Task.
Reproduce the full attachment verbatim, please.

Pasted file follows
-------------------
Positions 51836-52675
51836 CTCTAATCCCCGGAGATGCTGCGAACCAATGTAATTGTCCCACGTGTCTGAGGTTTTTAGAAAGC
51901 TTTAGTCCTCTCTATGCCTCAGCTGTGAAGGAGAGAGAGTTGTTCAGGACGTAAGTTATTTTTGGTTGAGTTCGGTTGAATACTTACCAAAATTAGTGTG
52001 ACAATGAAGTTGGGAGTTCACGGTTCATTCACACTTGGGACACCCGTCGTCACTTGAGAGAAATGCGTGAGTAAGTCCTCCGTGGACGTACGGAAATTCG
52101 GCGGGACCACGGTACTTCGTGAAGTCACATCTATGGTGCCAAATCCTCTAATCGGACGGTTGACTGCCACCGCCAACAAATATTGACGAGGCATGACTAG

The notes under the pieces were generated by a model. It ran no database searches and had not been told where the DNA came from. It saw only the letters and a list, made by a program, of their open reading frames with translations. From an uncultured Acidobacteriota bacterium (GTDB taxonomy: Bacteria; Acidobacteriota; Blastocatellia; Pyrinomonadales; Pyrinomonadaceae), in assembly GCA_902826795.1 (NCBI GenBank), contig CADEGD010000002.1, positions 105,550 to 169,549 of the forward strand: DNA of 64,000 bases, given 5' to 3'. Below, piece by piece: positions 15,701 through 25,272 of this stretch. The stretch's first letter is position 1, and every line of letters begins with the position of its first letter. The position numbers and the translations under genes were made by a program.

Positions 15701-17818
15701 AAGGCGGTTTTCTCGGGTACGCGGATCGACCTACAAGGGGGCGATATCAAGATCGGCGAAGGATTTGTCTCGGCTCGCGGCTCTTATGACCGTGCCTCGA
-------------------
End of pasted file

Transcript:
Positions 51836-52675
51836 CTCTAATCCCCGGAGATGCTGCGAACCAATGTAATTGTCCCACGTGTCTGAGGTTTTTAGAAAGC
51901 TTTAGTCCTCTCTATGCCTCAGCTGTGAAGGAGAGAGAGTTGTTCAGGACGTAAGTTATTTTTGGTTGAGTTCGGTTGAATACTTACCAAAATTAGTGTG
52001 ACAATGAAGTTGGGAGTTCACGGTTCATTCACACTTGGGACACCCGTCGTCACTTGAGAGAAATGCGTGAGTAAGTCCTCCGTGGACGTACGGAAATTCG
52101 GCGGGACCACGGTACTTCGTGAAGTCACATCTATGGTGCCAAATCCTCTAATCGGACGGTTGACTGCCACCGCCAACAAATATTGACGAGGCATGACTAG

The notes under the pieces were generated by a model. It ran no database searches and had not been told where the DNA came from. It saw only the letters and a list, made by a program, of their open reading frames with translations. From an uncultured Acidobacteriota bacterium (GTDB taxonomy: Bacteria; Acidobacteriota; Blastocatellia; Pyrinomonadales; Pyrinomonadaceae), in assembly GCA_902826795.1 (NCBI GenBank), contig CADEGD010000002.1, positions 105,550 to 169,549 of the forward strand: DNA of 64,000 bases, given 5' to 3'. Below, piece by piece: positions 15,701 through 25,272 of this stretch. The stretch's first letter is position 1, and every line of letters begins with the position of its first letter. The position numbers and the translations under genes were made by a program.

Positions 15701-17818
15701 AAGGCGGTTTTCTCGGGTACGCGGATCGACCTACAAGGGGGCGATATCAAGATCGGCGAAGGATTTGTCTCGGCTCGCGGCTCTTATGACCGTGCCTCGA